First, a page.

If there is one thing that characterizes the Yucatán Peninsula, it is the number of cenotes, and their existence is a distinctive geological feature of the region. In the past, these sites were revered by the ancient Maya as sacred wells. Today they are magnets for tourists, adventurers, and explorers.
What are cenotes?
Cenotes are natural deep-water wells that are fed by the seepage of rain and the currents of subway rivers that originate in the heart of the earth. The current theory about the formation of cenotes is truly amazing.
More than 66 million years ago, an asteroid 6.2 to 8 miles in diameter (10 to 15 km) crashed into the Earth, specifically in a place now called Chicxulub, in the Yucatán Peninsula. This caused a chain of catastrophic events that led to the extinction of 75% of the planet's animal and plant species.
There is a ring of cenotes on the crater rim that was caused by the asteroid that has been linked to the extinction of the dinosaurs. The impact altered the calcareous sediments beneath the land surface of the area, making it more susceptible to erosion. This, mixed with the circulation of groundwater flowing away from the crater rim, created a stronger current to flow through the weakened limestone, which eventually created a "Cenote Ring".
The crater itself is not visible, as it is buried under millions of years of sediment, jungle, and ocean, so only a faint ring is visible from outer space. Gravitational anomaly maps make the crater more visible by also highlighting the ring of cenotes surrounding it.
There are three different types of cenotes: open, partially open, and subway. They are classified according to age: open cenotes are the oldest, while underground cenotes are younger because they still have a dome covering them from the surface.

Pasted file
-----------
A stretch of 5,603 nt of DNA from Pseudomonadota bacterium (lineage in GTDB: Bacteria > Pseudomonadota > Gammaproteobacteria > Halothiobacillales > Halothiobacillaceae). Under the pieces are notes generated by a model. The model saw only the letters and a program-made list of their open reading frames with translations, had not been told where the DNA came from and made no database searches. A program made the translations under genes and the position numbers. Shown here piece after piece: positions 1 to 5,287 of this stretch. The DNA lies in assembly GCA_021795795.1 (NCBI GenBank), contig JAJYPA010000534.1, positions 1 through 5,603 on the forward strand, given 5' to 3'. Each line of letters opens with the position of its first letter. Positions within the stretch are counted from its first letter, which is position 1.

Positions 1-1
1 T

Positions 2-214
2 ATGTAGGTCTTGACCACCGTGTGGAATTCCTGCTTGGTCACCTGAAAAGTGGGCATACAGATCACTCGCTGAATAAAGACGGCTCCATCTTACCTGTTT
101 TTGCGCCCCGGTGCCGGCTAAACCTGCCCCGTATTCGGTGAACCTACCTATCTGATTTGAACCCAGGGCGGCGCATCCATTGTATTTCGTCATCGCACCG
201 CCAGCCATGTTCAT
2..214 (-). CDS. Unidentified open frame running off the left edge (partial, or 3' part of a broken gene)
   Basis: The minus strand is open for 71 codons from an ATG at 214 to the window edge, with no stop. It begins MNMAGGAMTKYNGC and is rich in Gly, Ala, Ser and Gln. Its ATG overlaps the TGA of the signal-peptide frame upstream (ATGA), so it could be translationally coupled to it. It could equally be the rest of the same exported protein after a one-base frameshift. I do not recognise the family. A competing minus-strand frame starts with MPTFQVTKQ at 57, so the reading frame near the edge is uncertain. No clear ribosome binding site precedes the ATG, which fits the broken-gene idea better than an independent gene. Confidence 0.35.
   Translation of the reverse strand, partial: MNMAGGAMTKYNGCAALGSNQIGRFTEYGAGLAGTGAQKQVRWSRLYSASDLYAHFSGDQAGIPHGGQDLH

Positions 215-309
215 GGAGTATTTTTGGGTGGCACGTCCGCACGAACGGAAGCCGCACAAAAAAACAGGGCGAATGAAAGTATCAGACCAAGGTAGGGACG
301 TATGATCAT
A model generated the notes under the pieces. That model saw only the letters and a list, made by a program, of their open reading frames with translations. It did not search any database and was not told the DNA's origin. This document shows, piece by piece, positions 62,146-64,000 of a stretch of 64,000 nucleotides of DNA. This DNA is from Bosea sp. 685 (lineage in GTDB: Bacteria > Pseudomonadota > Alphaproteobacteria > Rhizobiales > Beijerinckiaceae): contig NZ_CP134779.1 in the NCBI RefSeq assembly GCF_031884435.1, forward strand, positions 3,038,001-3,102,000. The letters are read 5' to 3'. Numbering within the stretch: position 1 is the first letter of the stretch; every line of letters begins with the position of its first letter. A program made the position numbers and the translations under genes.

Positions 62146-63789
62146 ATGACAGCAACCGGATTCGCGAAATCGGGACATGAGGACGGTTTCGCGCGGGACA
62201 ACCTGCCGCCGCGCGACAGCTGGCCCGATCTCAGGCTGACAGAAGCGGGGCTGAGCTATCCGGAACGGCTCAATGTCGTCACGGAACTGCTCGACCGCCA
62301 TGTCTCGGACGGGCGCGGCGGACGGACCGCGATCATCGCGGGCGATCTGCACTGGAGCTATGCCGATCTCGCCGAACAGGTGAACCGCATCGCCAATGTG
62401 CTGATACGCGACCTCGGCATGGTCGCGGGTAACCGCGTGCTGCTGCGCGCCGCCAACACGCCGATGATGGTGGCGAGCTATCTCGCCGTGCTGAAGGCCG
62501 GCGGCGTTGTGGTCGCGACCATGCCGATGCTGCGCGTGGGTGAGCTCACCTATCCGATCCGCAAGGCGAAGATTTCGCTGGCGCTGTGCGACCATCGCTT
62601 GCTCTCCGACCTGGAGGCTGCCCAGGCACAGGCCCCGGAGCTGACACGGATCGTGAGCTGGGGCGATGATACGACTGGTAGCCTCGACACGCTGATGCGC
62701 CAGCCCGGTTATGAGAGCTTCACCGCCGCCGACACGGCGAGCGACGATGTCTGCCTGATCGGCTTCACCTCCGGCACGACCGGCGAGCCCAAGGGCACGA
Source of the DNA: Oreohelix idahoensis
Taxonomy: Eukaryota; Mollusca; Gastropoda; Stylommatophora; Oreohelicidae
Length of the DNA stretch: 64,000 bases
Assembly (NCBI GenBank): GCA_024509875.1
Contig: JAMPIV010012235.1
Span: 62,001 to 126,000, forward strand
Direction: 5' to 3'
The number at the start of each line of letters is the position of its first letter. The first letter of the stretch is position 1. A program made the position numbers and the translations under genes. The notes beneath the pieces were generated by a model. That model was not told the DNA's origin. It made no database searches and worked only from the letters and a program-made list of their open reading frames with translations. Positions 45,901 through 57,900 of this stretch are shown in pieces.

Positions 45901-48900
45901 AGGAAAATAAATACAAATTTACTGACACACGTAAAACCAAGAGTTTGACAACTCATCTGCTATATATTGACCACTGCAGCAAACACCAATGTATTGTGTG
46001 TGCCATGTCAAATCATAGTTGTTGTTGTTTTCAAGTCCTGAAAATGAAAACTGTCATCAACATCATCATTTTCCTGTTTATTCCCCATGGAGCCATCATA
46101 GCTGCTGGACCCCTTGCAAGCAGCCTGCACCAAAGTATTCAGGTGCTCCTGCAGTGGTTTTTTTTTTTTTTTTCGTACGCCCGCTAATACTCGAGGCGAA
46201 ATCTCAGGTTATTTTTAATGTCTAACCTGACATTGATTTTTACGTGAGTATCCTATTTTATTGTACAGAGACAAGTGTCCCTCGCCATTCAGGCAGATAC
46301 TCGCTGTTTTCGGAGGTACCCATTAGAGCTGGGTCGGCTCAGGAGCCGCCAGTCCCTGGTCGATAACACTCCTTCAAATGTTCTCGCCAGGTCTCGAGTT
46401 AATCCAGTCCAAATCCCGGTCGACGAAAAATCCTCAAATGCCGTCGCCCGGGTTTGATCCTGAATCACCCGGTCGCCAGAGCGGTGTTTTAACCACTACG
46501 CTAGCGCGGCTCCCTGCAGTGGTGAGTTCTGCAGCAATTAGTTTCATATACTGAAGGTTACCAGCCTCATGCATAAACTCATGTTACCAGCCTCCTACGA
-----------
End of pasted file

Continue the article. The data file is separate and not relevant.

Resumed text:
The importance of cenotes for the Mayas
Mexican cenotes owe their name to the Mayas, who baptized them with the word Dz'onot, which means 'cavern with water', and from there derived their current name.
For the Mayan civilization, cenotes were very important, since, in a region lacking rivers or lakes, such as the Yucatán Peninsula, cenotes provided access to freshwater throughout the year.
They were also considered as sacred places. It is believed they were also used in rites that involved human sacrifices. In this ceremonies, the Mayan people also threw jewelry, vessels, clothes, and sculptures into the cenotes. Scientists have found many human skeletons in differnt cenotes including that in the vicinity of Kukulkna's Temple in Chichen Itza.
Their large quantity of cenotes as well as their ability to sustain large human settlements were the foundations on which a sophisticated society could be developed.
The Mayas also believed that cenotes were a the gate to Xibalba, the underworld. The god of rain, Chaac, was believed to live at the bottom of these sacred wells. The rituals and ceremonies in the sacred cenotes were mostly to ask for rain and good harvests.